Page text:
What’s Next for California Schools?

A Progress Report One Year After Getting Down to Facts II
Report Perry Feb20
Mary Perry
Mary L. Perry Consulting
Jeannie Myung
Policy Analysis for California Education, Stanford University
Heather J. Hough
Policy Analysis for California Education, Stanford University


The Getting Down to Facts II (GDTFII) project, released in September 2018, assessed the state of preK–12 education in California. As year 2 of Governor Newsom’s term begins, this report provides a progress update on three areas of concern raised by the research findings and highlights what may be coming next.

GDTFII Finding 1: California needs a continued focus—through multiple approaches— on its large achievement gaps, including enhanced early childhood education.

2019 statewide test results showed slight improvements, but students of color and those from low-income families continued to lag behind their peers. The problem starts early, as a lack of access to high quality early childhood education (ECE) leaves too many children behind. The state began to address this issue with an increase in funding and by starting work on an updated data system and a Master Plan for Early Learning and Care. K–12 staffing shortages and teacher distribution issues contribute to the gap and they are receiving increased policy attention as well, with significant investments proposed in the 2020-21 budget.

GDTFII Finding 2: California’s education system needs capacity building in order for educators and others to identify and implement effective improvement strategies.

California’s Statewide System of Support benefitted from increased funding and a focus on strengthening county office capacity to support schools and districts. Local leaders praise the emphasis on assistance over compliance but say the effort is uneven and inadequately funded. Policies to improve support for English learners were introduced in 2019-20 and impact will be studied through a new proficiency assessment and a teacher observation protocol, to be completed in fall 2020. To bolster continuous improvement efforts, the 2019–20 budget provided $10 million for a longitudinal student-level data system and one of the first steps will be matching student records between K–12 and higher education. With two bills passed in 2019, charter school oversight and governance also garnered policy attention.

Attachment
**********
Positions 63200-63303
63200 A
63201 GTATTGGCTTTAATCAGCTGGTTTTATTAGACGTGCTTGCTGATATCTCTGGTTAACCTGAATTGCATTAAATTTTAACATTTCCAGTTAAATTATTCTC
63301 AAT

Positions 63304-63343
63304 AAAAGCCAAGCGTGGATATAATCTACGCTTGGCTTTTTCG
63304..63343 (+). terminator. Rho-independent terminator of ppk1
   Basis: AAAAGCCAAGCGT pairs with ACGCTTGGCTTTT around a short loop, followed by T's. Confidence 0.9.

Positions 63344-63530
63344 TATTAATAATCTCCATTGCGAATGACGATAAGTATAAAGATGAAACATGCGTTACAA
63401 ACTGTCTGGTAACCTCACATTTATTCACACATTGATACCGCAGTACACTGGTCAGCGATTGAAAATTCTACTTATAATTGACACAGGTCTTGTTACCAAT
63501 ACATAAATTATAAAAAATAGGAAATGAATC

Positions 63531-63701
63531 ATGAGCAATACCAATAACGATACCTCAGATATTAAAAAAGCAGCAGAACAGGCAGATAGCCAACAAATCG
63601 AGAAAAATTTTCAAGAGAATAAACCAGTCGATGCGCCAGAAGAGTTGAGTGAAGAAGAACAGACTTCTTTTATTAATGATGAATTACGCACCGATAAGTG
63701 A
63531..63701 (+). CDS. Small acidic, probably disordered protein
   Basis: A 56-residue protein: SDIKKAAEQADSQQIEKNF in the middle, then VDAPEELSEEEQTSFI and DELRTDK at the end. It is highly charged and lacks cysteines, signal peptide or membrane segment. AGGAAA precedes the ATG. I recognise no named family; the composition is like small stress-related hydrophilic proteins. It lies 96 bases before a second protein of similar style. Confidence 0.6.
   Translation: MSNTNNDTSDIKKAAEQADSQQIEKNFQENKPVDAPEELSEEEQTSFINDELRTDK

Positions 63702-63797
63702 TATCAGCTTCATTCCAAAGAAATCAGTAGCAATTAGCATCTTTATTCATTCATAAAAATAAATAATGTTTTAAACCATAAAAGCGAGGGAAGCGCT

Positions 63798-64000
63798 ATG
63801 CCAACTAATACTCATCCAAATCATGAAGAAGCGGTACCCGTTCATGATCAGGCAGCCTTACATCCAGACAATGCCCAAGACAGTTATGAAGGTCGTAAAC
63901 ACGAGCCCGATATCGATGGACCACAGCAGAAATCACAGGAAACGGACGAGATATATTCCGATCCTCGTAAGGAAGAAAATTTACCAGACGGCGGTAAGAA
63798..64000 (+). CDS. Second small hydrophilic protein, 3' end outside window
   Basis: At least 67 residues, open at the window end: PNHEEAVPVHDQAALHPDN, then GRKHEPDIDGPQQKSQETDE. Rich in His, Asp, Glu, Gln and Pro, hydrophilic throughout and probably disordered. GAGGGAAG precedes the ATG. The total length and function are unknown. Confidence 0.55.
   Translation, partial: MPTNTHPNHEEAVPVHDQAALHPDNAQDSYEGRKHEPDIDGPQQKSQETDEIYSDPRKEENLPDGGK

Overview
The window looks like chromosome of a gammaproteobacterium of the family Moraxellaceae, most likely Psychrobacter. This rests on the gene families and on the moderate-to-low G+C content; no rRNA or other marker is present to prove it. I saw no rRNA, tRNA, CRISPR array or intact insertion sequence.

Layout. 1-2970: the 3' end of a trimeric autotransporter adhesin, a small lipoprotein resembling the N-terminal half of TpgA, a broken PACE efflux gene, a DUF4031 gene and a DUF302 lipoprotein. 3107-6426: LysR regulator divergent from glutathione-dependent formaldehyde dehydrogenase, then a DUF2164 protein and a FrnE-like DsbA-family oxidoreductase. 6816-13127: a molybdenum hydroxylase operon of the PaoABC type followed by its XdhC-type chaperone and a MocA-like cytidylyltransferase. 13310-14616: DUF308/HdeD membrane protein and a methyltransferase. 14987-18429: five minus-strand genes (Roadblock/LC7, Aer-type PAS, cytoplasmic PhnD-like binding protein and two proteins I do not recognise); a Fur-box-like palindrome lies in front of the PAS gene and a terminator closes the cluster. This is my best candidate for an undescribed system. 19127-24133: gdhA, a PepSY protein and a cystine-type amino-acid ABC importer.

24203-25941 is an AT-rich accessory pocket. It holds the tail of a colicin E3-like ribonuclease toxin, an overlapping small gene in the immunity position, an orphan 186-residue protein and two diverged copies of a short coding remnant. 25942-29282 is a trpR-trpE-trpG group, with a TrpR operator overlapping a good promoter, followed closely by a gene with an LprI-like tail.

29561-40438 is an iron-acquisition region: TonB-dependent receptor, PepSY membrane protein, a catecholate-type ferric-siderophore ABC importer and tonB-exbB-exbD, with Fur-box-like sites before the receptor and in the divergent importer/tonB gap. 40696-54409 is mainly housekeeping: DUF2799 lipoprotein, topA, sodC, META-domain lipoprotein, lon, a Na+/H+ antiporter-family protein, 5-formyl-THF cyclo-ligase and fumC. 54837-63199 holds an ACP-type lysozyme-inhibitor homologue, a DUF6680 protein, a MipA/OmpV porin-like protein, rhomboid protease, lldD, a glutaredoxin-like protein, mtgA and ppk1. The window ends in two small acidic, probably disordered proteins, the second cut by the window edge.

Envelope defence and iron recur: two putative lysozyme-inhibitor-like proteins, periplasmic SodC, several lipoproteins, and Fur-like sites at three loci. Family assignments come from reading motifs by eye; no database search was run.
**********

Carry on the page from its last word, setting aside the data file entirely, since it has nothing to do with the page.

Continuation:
GDTFII Finding 3: Funding for schools remains short of adequate, and pensions, special education, and facilities could destabilize the system or worsen inequities.

California’s 2019–20 budget increased K–12 funding by $2.8 billion. While substantial, the increase falls well short of what schools need. A measure to provide additional funding may appear on the November 2020 ballot and, in March, voters will decide on a statewide school facilities bond. Both special education and pensions received attention from state leaders in 2019. Added funding for special education will be temporary unless statutory changes to the special education system are enacted in 2020. The 2019–20 budget provided some financial relief for districts related to pensions, but state leaders did not address the persistent accrual of unfunded liabilities at the heart of the pension problem.

Suggested citationPerry, M., Myung, J., & Hough, H. J. (2020, February). What’s next for California schools? A progress report one year after Getting down to facts II [Report]. Policy Analysis for California Education.